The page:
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As far as former Guymon Police Chief Eddie Adamson is concerned, he should have been back to work running the Guymon police force last Spring.
Instead, Adamson tendered his resignation effective tomorrow, and Monday will begin his new job running the Chickasha Police Department in Central Oklahoma. The new job puts an end to what Adamson called the worst 9 months of his career.
âThis has been the most trying nine months of my life,â Adamson told the Guymon Daily Herald on Wednesday morning. âAnd for my family, we have seen the best and worst out of people the last nine months.â
Adamson was on paid administrative leave for nine months, but said he could not talk about the issue due to legalities.
âWhile it was still out there and unresolved, if I started publicly talking about it, it could be construed that I was trying to interfere with an administrative investigation,â Adamson said. âThat in and of itself would be grounds for termination.â
The ordeal began Jan. 8 when Adamson, a 20-year law enforcement veteran and native of Forrest City, Ark., was rushed to Memorial Hospital of Texas County. Adamson was using a patch to control pain following back surgery in 2010. The night of Jan. 8, Adamsonâs patch came into contact with a heating pad while he slept, causing the medicine to release faster than it should have.
âI was placed on (paid) administrative leave (Jan. 27) while they looked into the medicine issue with the hospital,â Adamson said, âso the City Manager (Ted Graham) could conduct an investigation into the potential misuse or abuse of medications or drugs.â
After an investigation, Adamson was exonerated of any wrongdoing.
âIt was not a misuse or anything like that,â Adamson said.
Adamson assisted in the investigation, providing doctorâs reports, and speaking to an impartial third party the city hired.
CLEET Certification Issue
Adamson didnât hear anything else until April 17, when he received a package from Graham regarding his Council on Law Enforcement Education and Training (CLEET) certification being suspended.
âI had no idea there was a problem with it at all,â Adamson said, âbecause the mail had been delivered to the police department. It had my name on it. City documents admit it was delivered.â
It was delivered on Feb. 7, while Adamson was on paid administrative leave and had no access to any mail delivered to the police department.
The CLEET certification had nothing to do with the drug abuse investigation, Adamson said. It was just a clerical error saying he didnât have the required number of CLEET training hours in 2011, which he did.
Adamson said the CLEET letter was at the police station when he went there to retrieve some personal property from his office on March 6.
âI never got the CLEET letter,â Adamson said. âAt this point, I get blindsided. I didnât know there was an issue.â
The city issued a notice of a disciplinary hearing against Adamson regarding the CLEET certification. According to Adamson, the cityâs documents indicate the mail was delivered to Adamsonâs name at the police departmentâs address, âKnowing I was on administrative leave, knowing I didnât get any mail, then they do an intent of a pre-disciplinary hearing,â Adamson said.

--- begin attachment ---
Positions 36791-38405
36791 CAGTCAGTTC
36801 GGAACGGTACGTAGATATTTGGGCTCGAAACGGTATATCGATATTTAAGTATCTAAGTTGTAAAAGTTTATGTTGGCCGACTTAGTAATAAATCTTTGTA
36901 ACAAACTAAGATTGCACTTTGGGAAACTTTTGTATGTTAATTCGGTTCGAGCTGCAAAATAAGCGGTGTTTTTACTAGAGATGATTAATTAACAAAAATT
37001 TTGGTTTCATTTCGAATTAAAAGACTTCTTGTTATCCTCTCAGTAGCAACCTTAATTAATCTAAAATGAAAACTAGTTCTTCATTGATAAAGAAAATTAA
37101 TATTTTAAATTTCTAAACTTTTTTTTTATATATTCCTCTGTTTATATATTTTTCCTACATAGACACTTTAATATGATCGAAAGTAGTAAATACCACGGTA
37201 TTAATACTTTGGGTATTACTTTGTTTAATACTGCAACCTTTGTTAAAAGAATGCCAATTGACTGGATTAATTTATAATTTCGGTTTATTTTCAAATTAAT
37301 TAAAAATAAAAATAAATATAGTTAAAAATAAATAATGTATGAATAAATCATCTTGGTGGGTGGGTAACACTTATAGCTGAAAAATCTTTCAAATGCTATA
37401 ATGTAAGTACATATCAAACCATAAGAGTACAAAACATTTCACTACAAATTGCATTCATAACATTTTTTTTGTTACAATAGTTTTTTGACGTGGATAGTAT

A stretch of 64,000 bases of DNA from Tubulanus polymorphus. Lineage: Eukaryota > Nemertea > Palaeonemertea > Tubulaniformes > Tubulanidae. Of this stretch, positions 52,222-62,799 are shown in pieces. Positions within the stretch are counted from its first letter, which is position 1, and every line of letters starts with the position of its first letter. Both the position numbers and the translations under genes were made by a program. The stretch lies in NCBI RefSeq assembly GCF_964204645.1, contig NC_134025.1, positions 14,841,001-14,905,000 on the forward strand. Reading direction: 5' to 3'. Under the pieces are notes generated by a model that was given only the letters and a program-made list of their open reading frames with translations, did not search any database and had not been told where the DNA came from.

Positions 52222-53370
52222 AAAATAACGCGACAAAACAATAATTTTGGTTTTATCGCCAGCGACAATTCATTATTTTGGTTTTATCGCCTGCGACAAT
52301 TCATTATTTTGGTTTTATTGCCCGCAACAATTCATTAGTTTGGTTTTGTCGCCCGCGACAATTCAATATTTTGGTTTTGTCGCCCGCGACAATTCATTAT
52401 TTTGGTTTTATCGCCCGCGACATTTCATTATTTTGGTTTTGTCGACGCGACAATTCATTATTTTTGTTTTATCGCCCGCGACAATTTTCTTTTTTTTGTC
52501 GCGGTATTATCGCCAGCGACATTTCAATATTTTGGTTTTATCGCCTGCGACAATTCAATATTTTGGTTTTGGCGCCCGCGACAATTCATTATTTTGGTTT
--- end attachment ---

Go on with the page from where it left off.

After that issue was resolved, Adamson said he received the report stating he was cleared of any wrongdoing on the drug issue. That memo was dated Feb. 15, but Adamson said he didnât receive it until June 7.
âThe fact is the issues with CLEET happened when I had no access to the mail, (the city has) the letter because they put a copy in the file they gave me, and they knew I didnât know about it,â Adamson said. âAnd then try to take discipline on it. Thatâs a fact. Thatâs irrefutable.â
Adamson said the city then requested medical releases from all the doctors, and Adamson met with specialist in Oklahoma City â twice â the final time on June 28. That doctor, Robert Shaw, said the incident with the patch was an accident because of the heat coming into contact with it.
Adamson informed city officials that he had applied for the Chickasha position more than a month ago, all the while waiting to be reinstated in Guymon.
In the meantime, Adamson said that other law enforcement agencies were approaching him regarding his CLEET certification, a certification that was reinstated on April 19, with no indication on record that it had ever been suspended.
So how do other law enforcement agencies allegedly know?
âThatâs just the thing, somebodyâs out there saying that, which damages my reputation,â Adamson said. âIt had some far-reaching implications for me, professionally.
âI canât explain or speculate on why it happened. But I can say that for my family, I cannot tell you the anguish it has put my family through.
âWe have persevered and tried to keep our head up.â
Adamson said he doesnât want the public to think the Chief of Police violated the trust of that position, that he was doing anything wrong.
âI could have taken the job in Chickasha and walked out and never said another word about this,â Adamson said. âThe public needs to know, (in) my five years spent here, that I wasnât mis-using drugs and getting my certification suspended and being so unprofessional about everything because I wasnât.
âThe whole deal lasted way too long, regardless of how it was going to turn out, it lasted way too long.â
Chickasha has been without a chief since December 2011 when its chief retired. Adamson was selected from a large pool of applicants, and Chickasha hired an independent firm to do a background check on Adamson.
That firm interviewed several people in Guymon, including Graham, and all gave glowing reviews.
Adamson starts his new job Monday, and his wife Melissa and daughter, Presley, will join him at a later date.